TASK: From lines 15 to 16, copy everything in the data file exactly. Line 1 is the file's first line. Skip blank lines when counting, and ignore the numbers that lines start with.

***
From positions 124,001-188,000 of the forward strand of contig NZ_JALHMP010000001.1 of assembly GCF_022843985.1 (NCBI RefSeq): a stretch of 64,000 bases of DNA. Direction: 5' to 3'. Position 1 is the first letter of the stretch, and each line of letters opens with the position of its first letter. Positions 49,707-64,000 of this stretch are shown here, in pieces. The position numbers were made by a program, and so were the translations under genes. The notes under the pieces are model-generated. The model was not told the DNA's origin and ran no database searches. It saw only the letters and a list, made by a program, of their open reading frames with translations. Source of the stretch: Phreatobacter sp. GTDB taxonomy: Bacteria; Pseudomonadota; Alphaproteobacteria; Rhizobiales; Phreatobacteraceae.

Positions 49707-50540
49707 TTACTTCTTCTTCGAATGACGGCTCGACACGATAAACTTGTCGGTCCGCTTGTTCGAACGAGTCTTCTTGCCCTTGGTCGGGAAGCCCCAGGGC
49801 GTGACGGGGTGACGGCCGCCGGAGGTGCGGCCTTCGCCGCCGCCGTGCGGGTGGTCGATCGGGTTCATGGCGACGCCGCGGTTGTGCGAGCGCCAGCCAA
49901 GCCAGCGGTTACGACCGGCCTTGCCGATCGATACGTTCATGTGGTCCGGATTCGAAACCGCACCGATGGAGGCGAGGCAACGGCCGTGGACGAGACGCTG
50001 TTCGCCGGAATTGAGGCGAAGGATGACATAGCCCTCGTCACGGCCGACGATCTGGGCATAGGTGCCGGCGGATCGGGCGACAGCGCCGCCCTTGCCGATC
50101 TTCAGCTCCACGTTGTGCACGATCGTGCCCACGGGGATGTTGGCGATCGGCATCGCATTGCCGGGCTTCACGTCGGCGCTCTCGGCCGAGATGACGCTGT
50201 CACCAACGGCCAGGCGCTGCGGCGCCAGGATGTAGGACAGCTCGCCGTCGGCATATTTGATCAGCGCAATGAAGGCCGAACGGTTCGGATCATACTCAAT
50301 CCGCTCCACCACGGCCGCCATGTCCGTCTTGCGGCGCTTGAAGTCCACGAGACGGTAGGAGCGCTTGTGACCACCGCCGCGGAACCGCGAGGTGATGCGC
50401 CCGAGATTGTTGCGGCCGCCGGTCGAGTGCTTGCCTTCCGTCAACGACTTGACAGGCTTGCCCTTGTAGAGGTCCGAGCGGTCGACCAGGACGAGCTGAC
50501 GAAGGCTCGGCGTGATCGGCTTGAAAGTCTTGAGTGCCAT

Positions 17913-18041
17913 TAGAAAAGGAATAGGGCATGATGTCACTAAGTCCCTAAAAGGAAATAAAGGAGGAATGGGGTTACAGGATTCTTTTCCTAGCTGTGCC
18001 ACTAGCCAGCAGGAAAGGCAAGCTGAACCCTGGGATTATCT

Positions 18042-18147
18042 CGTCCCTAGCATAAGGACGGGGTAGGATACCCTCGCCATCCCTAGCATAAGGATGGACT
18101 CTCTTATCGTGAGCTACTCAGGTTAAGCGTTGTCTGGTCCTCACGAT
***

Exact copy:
Positions 18042-18147
18042 CGTCCCTAGCATAAGGACGGGGTAGGATACCCTCGCCATCCCTAGCATAAGGATGGACT